Why the Low Price Stock Investing Myth Persists
Those are two core investing strategies but I do understand one reason why the low share price myth persists. With most online investing platforms, you can only buy whole shares. That means you’ll need at least $1,800 in your account to buy that one share of Amazon, might be possible but even a $10,000 portfolio would mean 20% of it is in one stock.
On the other hand, you could pick up a few hundred shares of build-a-bear and only have a small part of your wealth in the stock.
So to help in finding good investments that also happen to be lower priced, The Motley Fool has released a special report and it’s five favorite stocks for under $50 per share. I looked through the report to pick out my two favorite using the investing strategies above.
Kinder Morgan is one of my favorite high-yield stocks in the energy space. The company owns pipelines and storage facilities for oil and gas, connecting oil fields to refiners and charging a fee on the transportation.
This means revenue isn’t directly tied to the price of oil or gas because the company sets long-term contracts for the amount that goes through the pipeline. The company also owns some oil production so it’s a little more vertically-integrated compared to other midstream pipeline companies.
Like a lot of companies in energy, the company had a rough 2015 after the drop in oil prices. While sales don’t move one-for-one with energy prices, it still hurts when the price of oil falls from $100 to $20 a barrel in less than a year. Kinder slashed it’s dividend to protect cash flow, shifted to internal funding and focused on efficiency.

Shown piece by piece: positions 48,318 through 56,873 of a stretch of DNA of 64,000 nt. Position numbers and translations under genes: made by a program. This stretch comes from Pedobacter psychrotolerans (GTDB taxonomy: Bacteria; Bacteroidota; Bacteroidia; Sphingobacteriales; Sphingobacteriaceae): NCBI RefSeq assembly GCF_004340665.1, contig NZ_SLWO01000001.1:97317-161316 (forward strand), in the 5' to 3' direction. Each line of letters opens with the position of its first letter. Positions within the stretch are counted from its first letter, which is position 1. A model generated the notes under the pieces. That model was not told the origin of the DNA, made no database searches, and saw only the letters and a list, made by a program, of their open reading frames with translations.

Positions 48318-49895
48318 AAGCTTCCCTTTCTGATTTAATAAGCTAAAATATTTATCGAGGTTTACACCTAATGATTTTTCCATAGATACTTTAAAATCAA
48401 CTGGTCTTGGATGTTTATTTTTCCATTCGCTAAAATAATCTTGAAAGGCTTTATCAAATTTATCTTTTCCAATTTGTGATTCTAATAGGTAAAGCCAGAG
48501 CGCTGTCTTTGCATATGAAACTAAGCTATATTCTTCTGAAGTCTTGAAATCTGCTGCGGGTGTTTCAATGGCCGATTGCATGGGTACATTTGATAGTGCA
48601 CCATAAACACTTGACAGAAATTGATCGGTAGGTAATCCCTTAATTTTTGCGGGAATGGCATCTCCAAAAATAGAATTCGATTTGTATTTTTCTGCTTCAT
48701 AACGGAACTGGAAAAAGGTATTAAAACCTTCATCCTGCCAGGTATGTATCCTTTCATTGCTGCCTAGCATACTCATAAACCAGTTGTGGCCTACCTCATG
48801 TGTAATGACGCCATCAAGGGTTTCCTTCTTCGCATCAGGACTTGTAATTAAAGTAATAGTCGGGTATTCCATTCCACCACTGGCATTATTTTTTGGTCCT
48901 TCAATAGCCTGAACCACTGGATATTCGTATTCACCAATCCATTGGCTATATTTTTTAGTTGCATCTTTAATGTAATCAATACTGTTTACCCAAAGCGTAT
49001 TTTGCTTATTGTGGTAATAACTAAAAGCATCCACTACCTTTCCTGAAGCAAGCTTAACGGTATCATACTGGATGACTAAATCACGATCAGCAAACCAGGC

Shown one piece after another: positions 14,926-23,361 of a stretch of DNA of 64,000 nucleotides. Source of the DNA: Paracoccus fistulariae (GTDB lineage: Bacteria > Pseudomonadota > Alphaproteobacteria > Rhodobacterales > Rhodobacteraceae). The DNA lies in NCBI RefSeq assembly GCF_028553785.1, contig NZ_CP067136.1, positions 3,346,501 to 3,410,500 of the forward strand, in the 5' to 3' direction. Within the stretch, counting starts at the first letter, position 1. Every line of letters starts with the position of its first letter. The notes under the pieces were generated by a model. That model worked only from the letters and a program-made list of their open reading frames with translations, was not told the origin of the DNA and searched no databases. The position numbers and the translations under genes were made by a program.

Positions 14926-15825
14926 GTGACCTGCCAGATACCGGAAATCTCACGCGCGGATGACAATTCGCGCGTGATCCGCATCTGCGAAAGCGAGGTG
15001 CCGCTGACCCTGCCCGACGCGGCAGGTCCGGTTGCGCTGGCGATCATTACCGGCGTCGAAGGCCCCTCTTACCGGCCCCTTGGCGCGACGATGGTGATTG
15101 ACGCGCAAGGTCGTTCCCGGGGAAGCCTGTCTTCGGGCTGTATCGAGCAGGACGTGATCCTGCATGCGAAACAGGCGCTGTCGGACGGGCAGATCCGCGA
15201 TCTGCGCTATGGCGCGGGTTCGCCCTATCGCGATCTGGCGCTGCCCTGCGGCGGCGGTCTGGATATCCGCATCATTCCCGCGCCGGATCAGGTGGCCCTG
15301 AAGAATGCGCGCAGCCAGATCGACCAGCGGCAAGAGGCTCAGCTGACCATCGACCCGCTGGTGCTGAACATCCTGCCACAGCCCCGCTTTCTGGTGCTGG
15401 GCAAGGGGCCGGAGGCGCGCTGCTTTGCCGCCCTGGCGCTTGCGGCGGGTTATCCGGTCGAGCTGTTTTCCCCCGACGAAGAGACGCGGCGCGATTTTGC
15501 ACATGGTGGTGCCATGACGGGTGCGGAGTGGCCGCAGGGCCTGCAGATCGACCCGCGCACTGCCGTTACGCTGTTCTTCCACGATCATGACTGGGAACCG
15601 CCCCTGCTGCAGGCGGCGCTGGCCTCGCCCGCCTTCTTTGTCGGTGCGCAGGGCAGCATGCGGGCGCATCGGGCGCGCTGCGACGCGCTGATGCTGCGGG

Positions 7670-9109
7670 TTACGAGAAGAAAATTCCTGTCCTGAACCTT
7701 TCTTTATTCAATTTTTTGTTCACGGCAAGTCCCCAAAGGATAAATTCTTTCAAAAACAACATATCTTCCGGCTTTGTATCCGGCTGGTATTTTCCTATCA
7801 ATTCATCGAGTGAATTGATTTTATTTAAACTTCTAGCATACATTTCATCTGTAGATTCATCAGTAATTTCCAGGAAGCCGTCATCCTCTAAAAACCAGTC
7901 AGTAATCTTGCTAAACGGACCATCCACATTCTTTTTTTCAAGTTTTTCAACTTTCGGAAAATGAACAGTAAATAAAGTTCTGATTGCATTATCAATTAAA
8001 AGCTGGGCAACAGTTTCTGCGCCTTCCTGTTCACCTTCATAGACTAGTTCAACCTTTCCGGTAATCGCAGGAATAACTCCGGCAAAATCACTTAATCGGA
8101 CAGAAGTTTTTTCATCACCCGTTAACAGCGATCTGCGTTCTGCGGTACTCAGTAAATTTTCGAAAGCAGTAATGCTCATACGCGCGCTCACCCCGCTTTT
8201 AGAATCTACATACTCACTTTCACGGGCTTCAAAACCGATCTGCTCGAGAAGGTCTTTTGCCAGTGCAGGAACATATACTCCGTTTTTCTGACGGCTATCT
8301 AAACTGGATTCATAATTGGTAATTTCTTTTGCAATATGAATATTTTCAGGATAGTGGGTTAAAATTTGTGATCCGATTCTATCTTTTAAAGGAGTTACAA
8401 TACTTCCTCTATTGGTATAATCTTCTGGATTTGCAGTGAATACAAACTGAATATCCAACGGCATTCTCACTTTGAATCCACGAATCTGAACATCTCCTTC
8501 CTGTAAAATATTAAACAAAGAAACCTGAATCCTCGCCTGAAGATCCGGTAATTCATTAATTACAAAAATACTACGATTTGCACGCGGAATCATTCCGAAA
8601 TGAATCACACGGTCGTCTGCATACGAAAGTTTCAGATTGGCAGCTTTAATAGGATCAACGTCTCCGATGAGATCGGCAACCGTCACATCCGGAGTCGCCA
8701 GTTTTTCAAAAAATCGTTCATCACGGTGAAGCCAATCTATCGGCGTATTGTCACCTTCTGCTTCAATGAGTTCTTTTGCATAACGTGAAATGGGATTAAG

The great news for new investors is that the share price has stabilized, pay a 4.4% dividend yield and management believes it can return to dividend increases this year.
Rollins is a best of breed pest control company with business on every continent except Antarctica. What I love about Rollins is its predictability, the company gets about equal sales from residential and commercial customers which gives it business-cycle safety. More than 80% of its business is recurring from customers.
Rollins has reported 18 years of uninterrupted earnings growth and 12% annual dividend increases for 16 years. The company has $107 million in balance sheet cash and no long-term debt, giving it a lot of financial flexibility.
There are a lot of investing myths like stocks with a low price. Seeing through these myths and understanding the strategies to find great investments will put you on track to beat your goals. Check out that stock screener on The Motley Fool to get you started.